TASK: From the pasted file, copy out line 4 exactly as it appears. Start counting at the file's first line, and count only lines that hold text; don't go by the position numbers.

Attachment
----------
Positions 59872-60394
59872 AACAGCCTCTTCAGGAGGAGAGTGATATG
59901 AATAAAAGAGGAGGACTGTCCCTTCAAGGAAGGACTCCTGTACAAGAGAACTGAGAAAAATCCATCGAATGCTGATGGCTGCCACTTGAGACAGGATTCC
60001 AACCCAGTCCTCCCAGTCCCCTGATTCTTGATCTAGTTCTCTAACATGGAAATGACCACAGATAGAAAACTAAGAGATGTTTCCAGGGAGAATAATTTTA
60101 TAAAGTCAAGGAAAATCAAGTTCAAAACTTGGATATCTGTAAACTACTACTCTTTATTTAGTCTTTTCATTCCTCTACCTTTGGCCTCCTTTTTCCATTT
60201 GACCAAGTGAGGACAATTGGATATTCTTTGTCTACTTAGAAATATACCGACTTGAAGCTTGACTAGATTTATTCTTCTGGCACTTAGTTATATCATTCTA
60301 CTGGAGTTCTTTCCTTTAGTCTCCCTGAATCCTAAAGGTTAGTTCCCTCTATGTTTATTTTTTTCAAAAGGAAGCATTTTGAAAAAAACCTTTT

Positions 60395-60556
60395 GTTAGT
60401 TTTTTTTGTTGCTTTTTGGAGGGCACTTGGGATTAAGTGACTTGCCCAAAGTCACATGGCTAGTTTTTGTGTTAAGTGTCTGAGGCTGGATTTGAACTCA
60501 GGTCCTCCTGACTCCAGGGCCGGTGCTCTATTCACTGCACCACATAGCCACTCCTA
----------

60001 AACCCAGTCCTCCCAGTCCCCTGATTCTTGATCTAGTTCTCTAACATGGAAATGACCACAGATAGAAAACTAAGAGATGTTTCCAGGGAGAATAATTTTA